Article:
Be A Heretic Like MLK
Americans remember the social change agent, Dr. Martin Luther King who became a leader of the civil rights movement in the U.S., peacefully working to influence attitudes and policy to discourage discrimination and work for equal opportunity for all.
From an early age, we are all socialized to trust certain people and be suspicious of others. The whose-in and whose-out mentality continue to divide as we individually and collectively decide who is IN our group (and therefore acceptable) and who is OUT (those who are not).
Our IN group tells us what to value and believe, and how to behave. Our “tribe” often represents the status quo. If you follow the norms of your group, you can be comfortable. You can go with what is and avoid the uncertainty of change.
But world-changers don’t go with the status quo.
As Ingrid Bergman’s missionary character, Gladys Aylward, said in the 1958 film, The Inn of the Sixth Happiness, “You have to interfere with what is wrong if you hope to make it right.”
In an 18-minute speech delivered at a TED (Technology, Entertainment. Design) event in 2010, Nancy Durante started with the line, “You have the power to change the world.” She then went on to compare the structure and similarities of King’s, “I have a dream,” speech with Steve Job’s 2007 iPhone launch.
Both were masters at describing and contrasting WHAT WAS with WHAT COULD BE.
King talked of a world where people would be judged by the content of their character, not the color of their skin. “I have a dream,” he kept repeating.
Jobs described innovations that would revolutionize our lives. He quoted a famous Wayne Gretzky saying, “I skate to where the puck is going to be, not to where it’s been.” That is how Jobs lived his life.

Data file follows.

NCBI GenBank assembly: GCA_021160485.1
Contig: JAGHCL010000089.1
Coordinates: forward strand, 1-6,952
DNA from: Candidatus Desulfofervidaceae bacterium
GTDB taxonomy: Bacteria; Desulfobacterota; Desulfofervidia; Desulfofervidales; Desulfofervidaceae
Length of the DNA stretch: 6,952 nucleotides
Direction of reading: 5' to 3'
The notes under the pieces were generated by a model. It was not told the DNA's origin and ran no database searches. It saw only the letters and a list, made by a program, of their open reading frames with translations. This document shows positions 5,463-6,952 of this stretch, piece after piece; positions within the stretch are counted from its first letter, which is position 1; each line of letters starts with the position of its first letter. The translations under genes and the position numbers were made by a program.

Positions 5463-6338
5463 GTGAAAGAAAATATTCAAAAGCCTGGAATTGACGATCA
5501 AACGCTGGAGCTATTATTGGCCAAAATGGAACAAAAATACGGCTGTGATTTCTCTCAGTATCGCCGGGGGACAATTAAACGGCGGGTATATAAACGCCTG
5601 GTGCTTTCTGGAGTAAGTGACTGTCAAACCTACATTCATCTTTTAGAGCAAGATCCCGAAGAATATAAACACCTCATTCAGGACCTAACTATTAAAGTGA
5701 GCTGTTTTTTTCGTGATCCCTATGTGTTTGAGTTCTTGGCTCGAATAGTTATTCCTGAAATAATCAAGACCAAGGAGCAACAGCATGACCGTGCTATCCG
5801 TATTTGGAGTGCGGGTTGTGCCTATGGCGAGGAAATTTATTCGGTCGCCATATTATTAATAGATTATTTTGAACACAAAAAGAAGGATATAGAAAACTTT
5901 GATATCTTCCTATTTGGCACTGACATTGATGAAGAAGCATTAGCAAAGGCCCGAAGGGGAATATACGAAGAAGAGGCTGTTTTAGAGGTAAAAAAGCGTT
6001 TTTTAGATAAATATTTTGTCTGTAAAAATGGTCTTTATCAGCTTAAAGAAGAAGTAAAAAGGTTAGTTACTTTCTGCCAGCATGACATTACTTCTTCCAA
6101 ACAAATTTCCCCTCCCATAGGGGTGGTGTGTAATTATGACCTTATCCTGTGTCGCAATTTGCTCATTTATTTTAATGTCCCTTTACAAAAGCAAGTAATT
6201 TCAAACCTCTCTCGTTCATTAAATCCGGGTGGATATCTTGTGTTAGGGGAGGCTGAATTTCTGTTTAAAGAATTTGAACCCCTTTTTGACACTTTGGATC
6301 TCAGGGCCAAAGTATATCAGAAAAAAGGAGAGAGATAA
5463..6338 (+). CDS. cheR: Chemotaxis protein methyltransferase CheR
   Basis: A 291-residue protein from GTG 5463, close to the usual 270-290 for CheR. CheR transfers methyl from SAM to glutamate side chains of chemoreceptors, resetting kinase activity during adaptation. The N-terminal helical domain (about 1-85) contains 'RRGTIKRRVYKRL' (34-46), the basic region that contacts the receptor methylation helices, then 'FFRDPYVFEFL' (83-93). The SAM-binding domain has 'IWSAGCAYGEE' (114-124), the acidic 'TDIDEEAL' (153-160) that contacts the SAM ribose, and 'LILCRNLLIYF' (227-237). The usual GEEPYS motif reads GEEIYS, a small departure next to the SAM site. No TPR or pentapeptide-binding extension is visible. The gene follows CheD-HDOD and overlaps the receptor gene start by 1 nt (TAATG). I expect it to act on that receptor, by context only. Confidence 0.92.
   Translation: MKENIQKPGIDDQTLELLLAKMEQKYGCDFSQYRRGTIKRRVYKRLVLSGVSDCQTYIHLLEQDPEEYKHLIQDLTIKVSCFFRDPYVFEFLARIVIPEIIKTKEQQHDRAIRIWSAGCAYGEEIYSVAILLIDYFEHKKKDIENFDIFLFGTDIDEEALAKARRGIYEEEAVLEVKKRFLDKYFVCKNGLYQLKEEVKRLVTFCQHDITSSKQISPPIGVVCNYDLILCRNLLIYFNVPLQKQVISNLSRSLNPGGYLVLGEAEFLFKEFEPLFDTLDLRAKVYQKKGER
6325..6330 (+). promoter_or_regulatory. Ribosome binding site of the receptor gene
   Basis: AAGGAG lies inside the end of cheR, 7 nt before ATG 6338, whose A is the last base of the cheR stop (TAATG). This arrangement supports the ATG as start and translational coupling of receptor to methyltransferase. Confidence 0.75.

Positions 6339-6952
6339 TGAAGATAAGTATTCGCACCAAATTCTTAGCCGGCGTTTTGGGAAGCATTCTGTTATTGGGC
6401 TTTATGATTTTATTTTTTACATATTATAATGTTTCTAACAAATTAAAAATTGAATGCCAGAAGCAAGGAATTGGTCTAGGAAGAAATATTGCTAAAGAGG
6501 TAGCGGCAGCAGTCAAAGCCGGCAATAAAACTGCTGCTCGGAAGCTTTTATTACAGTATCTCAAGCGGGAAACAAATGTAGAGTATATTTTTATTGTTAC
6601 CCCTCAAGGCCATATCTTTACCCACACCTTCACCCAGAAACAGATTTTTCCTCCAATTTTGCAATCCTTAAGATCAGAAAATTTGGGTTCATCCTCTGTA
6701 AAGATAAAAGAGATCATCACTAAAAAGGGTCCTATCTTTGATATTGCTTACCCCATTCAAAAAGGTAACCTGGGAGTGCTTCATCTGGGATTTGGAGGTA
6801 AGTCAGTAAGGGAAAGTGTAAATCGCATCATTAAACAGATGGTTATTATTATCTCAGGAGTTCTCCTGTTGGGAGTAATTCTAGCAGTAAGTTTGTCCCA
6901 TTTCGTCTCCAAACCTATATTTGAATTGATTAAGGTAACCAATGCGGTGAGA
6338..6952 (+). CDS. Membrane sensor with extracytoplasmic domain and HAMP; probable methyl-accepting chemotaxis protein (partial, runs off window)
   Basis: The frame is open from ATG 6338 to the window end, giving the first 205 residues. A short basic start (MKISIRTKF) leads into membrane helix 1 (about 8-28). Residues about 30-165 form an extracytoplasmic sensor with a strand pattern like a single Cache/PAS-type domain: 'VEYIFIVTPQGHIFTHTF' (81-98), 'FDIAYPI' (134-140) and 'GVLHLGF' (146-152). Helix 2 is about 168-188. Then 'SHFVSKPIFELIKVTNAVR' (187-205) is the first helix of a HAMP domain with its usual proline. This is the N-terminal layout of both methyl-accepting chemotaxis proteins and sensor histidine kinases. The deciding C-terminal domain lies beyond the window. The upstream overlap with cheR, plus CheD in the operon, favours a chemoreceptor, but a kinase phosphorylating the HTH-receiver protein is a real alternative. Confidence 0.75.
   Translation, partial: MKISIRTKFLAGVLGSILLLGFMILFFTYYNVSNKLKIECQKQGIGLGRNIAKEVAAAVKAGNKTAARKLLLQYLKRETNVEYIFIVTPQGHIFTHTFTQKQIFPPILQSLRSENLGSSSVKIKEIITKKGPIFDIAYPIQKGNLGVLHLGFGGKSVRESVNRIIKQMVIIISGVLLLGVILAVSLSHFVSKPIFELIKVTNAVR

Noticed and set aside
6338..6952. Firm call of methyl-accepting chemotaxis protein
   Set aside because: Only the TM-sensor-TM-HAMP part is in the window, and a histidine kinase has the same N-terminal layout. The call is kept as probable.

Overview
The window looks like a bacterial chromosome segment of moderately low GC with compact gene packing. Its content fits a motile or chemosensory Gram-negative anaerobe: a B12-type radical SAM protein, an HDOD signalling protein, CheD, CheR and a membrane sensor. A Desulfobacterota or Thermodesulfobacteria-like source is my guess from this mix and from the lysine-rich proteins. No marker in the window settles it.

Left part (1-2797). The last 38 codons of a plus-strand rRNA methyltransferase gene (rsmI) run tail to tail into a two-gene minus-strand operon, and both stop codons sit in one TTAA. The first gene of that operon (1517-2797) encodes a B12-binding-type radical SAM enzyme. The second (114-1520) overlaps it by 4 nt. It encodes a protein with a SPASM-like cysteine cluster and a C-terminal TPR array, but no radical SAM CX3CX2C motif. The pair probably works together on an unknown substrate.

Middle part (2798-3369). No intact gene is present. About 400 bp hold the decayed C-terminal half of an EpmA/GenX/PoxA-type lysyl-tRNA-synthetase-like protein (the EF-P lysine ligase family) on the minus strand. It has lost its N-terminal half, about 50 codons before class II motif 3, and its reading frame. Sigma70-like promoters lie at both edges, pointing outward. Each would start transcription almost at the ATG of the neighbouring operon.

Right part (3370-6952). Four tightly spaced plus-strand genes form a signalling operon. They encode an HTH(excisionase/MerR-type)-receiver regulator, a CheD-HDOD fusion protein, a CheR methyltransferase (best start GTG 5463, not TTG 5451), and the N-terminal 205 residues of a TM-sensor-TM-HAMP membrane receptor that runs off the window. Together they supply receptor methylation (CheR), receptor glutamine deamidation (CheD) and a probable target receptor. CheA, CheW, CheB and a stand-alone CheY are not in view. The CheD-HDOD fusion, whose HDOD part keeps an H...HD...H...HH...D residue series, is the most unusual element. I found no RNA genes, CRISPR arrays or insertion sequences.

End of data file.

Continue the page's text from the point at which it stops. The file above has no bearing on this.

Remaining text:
In his little book, titled, Tribes: We need you to lead us, Seth Godin talked about two kinds of people: those who maintain the status quo, and those who don’t, often labeled heretics.
Those who maintain the status quo are satisfied with how things are, or else they are complacent or too lazy to challenge what is.
Heretics are those who imagine something different. They are visionaries, leaders, innovators.
Think about some heretics you may know by name: Mother Theresa, Gandhi, Jesus, Desmond Tutu, Nelson Mandela, Martin Luther, Martin Luther King Jr. They suffered because they shed light on the darkness; and darkness always wants to distinguish the light, whether by prison, shunning, persecution or assassination (MLK experienced all four).
Here is some food for thought:
– You have to have a vision. The bible says, “Without a vision, the people perish.” (Proverbs 29:18). If you can say, like the famous line in Monty Python, “I’m not dead yet,” you better have a vision or get it back soon. You won’t live forever, you know. You were made to do more than suck oxygen!
– You have to see beyond yourself. There is a whole world out there—a world of problems and challenges—a world that needs you.
– You have to believe in yourself, your followers, and your vision. You have ideas worth sharing. You have things to offer the world that no one else can bring.
– You have to be able to communicate your vision. If you want to change the world, or change your self, or change your family, or change your neighborhood, you have to be able to articulate yourself. Neither King nor Jobs would have changed anything if they had not been able to share their vision and passion, and motivate others.
– You have to approach life with intellect and passion. Pure brainiacs are boring; the overly emotional are drama queens. We’re meant to be both: brains and heart. You have to have both.
As we remember MLK during Black History Month, consider what the universe, your family and friends, and the world need of you. Will you be a heretic?
Duarte, Nancy. The secret structure of great talks. https://www.ted.com/talks/nancy_duarte_the_secret_structure_of_great_talks